The Lemon Table

Sold by Vintage
4
Free sample

In his widely acclaimed new collection of stories, Julian Barnes addresses what is perhaps the most poignant aspect of the human condition: growing old.

The characters in The Lemon Table are facing the ends of their lives–some with bitter regret, others with resignation, and others still with defiant rage. Their circumstances are just as varied as their responses. In 19th-century Sweden, three brief conversations provide the basis for a lifetime of longing. In today’s England, a retired army major heads into the city for his regimental dinner–and his annual appointment with a professional lady named Babs. Somewhere nearby, a devoted wife calms (or perhaps torments) her ailing husband by reading him recipes.
In stories brimming with life and our desire to hang on to it one way or another, Barnes proves himself by turns wise, funny, clever, and profound–a writer of astonishing powers of empathy and invention.


From the Trade Paperback edition.
Read more
3.8
4 total
Loading...

Additional Information

Publisher
Vintage
Read more
Published on
Dec 18, 2007
Read more
Pages
256
Read more
ISBN
9780307428899
Read more
Language
English
Read more
Genres
Fiction / Literary
Fiction / Short Stories (single author)
Fiction / Visionary & Metaphysical
Read more
Content Protection
This content is DRM protected.
Read more
Eligible for Family Library

Reading information

Smartphones and Tablets

Install the Google Play Books app for Android and iPad/iPhone. It syncs automatically with your account and allows you to read online or offline wherever you are.

Laptops and Computers

You can read books purchased on Google Play using your computer's web browser.

eReaders and other devices

To read on e-ink devices like the Sony eReader or Barnes & Noble Nook, you'll need to download a file and transfer it to your device. Please follow the detailed Help center instructions to transfer the files to supported eReaders.
As Julian Barnes writes in the introduction to his superb translation of Alphonse Daudet’s La Doulou, the mostly forgotten writer nowadays “ate at the top literary table” during his lifetime (1840–1897). Henry James described him as “the happiest novelist” and “the most charming story-teller” of his day. Yet if Daudet dined in the highest company, he was also “a member of a less enviable nineteenth-century French club: that of literary syphilitics.” In the Land of Pain—notes toward a book never written—is his timelessly resonant response to the disease.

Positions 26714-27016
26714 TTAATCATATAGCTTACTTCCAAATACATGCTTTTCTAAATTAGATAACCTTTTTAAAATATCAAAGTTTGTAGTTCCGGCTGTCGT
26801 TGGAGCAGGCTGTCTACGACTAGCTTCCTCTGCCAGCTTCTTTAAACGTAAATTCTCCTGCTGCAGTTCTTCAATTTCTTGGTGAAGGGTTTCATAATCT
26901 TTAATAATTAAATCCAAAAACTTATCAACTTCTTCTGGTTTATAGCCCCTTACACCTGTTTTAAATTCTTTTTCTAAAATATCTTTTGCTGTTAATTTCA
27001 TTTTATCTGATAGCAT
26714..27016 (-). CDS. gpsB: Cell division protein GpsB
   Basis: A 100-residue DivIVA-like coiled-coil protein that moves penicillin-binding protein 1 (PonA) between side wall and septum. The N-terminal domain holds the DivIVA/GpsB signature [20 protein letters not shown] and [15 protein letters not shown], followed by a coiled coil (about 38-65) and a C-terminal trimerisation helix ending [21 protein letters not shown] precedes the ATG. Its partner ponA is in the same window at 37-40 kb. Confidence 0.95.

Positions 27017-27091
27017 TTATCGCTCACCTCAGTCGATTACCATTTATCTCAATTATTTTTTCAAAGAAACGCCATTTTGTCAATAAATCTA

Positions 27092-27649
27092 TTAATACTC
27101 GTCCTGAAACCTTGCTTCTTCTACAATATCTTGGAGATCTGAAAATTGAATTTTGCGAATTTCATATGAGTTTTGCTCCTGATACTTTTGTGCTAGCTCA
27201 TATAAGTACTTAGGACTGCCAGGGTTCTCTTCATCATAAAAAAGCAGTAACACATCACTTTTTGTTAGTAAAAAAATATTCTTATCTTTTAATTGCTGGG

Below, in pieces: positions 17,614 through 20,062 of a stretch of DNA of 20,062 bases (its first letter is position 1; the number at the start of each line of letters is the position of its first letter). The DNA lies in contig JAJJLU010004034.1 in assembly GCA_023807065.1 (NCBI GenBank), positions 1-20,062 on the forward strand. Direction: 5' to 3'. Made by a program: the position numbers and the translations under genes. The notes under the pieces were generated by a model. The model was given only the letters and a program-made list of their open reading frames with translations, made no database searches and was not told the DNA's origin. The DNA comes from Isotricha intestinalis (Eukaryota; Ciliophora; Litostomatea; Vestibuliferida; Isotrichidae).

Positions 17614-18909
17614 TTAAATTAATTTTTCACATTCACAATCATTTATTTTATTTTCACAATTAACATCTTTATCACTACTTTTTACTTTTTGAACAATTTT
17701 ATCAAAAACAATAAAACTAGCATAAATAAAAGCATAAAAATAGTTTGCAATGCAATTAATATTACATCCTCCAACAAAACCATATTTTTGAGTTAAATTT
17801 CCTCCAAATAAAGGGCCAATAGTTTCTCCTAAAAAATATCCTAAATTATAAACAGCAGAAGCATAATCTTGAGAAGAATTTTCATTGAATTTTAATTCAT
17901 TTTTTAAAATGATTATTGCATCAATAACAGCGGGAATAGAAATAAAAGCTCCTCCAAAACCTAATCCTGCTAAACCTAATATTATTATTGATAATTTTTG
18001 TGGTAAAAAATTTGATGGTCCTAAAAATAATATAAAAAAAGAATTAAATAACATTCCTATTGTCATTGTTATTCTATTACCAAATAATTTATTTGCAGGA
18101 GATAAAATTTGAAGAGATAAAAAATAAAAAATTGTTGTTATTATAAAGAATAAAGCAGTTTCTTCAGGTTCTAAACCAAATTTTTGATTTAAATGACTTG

In quick, sharp, unflinching strokes of his pen, Daudet wrote about his symptoms (“This is me: the one-man-band of pain”) and his treatments (“Mor-phine nights . . . thick black waves, sleepless on the surface of life, the void beneath”); about his fears and reflections (“Pain, you must be everything for me. Let me find in you all those foreign lands you will not let me visit. Be my philosophy, be my science”); his impressions of the patients, himself included, and their strange life at curative baths and spas (“Russians, both men and women, go into the baths naked . . . Alarm among the Southerners”); and about the “clever way in which death cuts us down, but makes it look like just a thinning-out.”

Given Barnes’s crystalline translation, these notes comprise a record—at once shattering and lighthearted, haunting and beguiling—of both the banal and the transformative experience of physical suffering, and a testament to the complex resiliency of the human spirit.
©2018 GoogleSite Terms of ServicePrivacyDevelopersArtistsAbout Google|Location: United StatesLanguage: English (United States)
By purchasing this item, you are transacting with Google Payments and agreeing to the Google Payments Terms of Service and Privacy Notice.